So, it begins…

This blog is not intended for the faint of heart. Rather it is geared towards Muslims who have an interest in discussing love, relationships and sexuality. Perhaps you might be a single person on the quest for love, happily married or still healing from a divorce. This is a welcoming and non judgmental space for all. Welcome.

I am a woman on a mission to find a Muslim husband and lately I’ve realized that there is no space to openly discuss my experiences. So, I’ve created my own. Welcome to MUSLIMnLOVE. This is not a space where I will attempt to explain Islamic rulings. This point needs to be stressed. I am in no way certified and that’s why we have imams and scholars. This blog is based on my experiences, joys, and struggles with being a single Black Muslim woman.

Time to break it down…

The single sista: I understand your struggle. I know you have had your share of bad encounters and awkward sit downs. It’s just the rules of the game, right? You’ve probably heard people say that you have to kiss a ton of frogs before making it to your prince. That’s absolute bull shit. Some of these brothas are just plain whack. I know you wish they would just stop playing games and get with the program. Well, I’m here to share my stories with you. Some are funny and others not so much. Sit back and put your feet up. We have a lot to talk about, SistaQueen.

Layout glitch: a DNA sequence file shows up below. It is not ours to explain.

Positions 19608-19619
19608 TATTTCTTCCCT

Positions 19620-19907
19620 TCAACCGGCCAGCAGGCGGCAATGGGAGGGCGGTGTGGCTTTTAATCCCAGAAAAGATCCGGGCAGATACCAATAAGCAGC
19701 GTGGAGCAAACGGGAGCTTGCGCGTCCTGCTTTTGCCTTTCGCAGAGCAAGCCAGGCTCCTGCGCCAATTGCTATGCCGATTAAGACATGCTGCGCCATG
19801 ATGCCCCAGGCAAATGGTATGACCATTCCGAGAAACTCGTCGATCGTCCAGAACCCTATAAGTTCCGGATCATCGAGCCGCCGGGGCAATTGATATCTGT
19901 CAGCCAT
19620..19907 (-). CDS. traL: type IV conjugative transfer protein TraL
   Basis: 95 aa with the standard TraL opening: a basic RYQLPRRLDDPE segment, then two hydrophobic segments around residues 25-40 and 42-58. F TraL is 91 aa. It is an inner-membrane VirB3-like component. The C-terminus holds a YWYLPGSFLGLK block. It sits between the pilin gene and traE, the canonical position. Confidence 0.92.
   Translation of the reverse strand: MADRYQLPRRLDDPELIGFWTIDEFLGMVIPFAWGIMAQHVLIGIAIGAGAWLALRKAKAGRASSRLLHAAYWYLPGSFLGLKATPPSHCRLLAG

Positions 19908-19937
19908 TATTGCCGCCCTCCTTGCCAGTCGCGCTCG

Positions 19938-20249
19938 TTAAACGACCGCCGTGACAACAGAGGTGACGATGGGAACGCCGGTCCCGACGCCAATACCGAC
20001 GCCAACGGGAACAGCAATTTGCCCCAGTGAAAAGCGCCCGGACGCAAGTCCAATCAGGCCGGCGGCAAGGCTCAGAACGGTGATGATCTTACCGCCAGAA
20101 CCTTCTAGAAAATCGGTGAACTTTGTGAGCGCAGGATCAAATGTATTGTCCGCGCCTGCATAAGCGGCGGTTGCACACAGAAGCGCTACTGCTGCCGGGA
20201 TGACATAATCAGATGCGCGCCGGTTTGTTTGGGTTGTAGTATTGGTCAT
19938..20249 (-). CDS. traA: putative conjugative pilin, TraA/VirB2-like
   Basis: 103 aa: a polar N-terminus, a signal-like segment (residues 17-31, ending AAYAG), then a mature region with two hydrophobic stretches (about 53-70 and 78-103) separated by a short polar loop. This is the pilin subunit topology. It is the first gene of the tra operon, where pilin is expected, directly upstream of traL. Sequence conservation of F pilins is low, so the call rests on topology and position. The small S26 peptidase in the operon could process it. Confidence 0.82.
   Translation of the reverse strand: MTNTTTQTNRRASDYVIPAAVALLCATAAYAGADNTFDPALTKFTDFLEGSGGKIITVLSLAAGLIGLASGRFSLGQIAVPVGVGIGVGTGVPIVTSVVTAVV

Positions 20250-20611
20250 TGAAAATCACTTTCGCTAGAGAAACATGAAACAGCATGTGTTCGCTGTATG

The inquisitive brotha: You want an insight. An insight into the mind of the single Muslim woman. Perhaps you are looking for tips and pointers. I’m here to help you with that. As a Muslim woman I know its intimidating to approach us but believe me we aren’t about to approach you! So, that kinda leaves us in a conundrum. You know what I’m talking about. Those awkward stares at the ISNA bazaar or  trying to hook up after MSA meetings. I know, it’s not working for you. You just don’t know what the average Muslim sista wants. It’s ok, I feel your pain. So, take that kufi off and get those fruit loops out your beard. You’re ready to learn.